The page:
Prosecution is an effective cure for torture.
Treat ‘em harshly,
Go to town!
There’s no court
To bring us down.
Torture isn’t a good subject to fail on one’s moral report card. If you’re an individual, St. Peter is likely to take a dim view. If you’re a nation, it can cost you plenty of international prestige, besides putting hot-headed zealots yearning for revenge on your trail.
There is, of course, one effective cure for torture. It’s called prosecution. For the past decade, there’s even been a special tribunal in The Hague to try accused war crime suspects and to punish the guilty. The International Criminal Court has successfully jailed many villains, all from small countries. Big countries aren’t part of this justice system because they claim, falsely, that they can dispense justice themselves.
Take the United States. We make that claim, but somehow we’ve had trouble indicting any of our own officials. We’ll occasionally get the goods on a 2nd lieutenant or a staff sergeant, but higher-ups seem immune. Top officials are in no danger at all. Consequently, the public is. Danger of private retribution lurks where justice fears to tread.
Therefore, what America desperately needs today are some serious prosecutions to clear our moral record. With names changed to protect the suspects, in all good conscience we should investigate George W. Doe, Richard Doe, Donald Doe, Condoleezza Doe, and John Y. Doe. And from the Vietnam War days, Henry Doe. Plus, as the cover-up accomplice-in-chief in Afghanistan and the leading Libya culprit, Barack Doe.
Indeed it was Barack Doe who intoned that the country needs to “look forward, not backward.” As it turned out, the view forward wasn’t all that great either.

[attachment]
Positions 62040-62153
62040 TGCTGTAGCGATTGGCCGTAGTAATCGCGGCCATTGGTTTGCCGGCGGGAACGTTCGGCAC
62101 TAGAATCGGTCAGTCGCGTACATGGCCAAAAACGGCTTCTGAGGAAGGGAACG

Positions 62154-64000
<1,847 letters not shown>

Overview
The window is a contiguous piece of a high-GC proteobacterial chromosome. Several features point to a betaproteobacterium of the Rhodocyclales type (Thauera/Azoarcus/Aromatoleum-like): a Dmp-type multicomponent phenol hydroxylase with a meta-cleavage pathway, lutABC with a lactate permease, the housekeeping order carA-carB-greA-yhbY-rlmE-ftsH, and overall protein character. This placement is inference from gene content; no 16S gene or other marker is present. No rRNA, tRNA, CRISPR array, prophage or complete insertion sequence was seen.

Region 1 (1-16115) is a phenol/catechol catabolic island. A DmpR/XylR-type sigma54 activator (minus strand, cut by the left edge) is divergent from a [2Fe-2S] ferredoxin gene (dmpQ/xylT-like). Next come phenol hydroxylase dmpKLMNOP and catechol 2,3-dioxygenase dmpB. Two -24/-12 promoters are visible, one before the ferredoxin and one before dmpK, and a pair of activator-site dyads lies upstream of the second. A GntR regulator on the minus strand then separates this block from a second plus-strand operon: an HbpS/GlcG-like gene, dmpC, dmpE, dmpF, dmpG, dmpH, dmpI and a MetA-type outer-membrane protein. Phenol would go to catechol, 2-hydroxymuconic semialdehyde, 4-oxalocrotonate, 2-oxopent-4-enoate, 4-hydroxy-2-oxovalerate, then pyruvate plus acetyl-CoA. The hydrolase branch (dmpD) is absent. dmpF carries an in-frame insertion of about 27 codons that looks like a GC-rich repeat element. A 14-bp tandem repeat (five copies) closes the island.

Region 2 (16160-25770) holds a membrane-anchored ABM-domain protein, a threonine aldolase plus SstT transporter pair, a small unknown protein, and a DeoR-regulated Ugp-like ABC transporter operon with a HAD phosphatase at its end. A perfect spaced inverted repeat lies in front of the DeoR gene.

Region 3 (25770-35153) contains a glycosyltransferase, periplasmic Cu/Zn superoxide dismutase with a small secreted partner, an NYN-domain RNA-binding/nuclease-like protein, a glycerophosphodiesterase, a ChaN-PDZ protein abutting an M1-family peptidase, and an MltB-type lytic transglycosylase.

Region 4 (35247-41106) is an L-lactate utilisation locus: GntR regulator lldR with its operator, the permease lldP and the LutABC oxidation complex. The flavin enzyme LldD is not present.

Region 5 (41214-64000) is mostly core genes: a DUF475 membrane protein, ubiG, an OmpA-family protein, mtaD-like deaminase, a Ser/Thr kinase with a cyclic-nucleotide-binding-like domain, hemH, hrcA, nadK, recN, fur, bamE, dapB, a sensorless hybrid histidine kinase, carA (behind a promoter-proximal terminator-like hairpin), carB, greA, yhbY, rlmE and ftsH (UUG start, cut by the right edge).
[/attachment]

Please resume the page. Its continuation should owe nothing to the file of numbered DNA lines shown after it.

The political cooperation that the president counted on in recompense for letting the Republican torturers off the hook never materialized. So now he’s reluctant to look back for fear of turning into a pillar of salt, and afraid to look forward for fear of seeing his place in history as a morally doomed figure.
Luckily for tainted American leaders, they’ve got two powerful forces working in their favor. One is secrecy; the other is the media. Ever since the brilliant invention of classified documents, presidents and potentates have had a whole new crime they can level at whistleblowers — security violation. Any document that might prove embarrassing, such as evidence of torture — classify it! Then if someone reveals it, he or she can be accused of treason, and since the document is secret, officials needn’t discuss it. Just now the “trial” of Bradley Manning is our paramount example of this scurrilous technique.
The media, a president’s other priceless asset, is eager to birddog failures of sexual integrity, but not moral crimes that would diminish the nation’s stature. Thus, if a president chooses to ignore torture and other grave malefactions of state, the media isn’t about to enter that thicket.
OtherWords columnist William A. Collins is a former state representative, and a former mayor of Norwalk, Connecticut. otherwords.org
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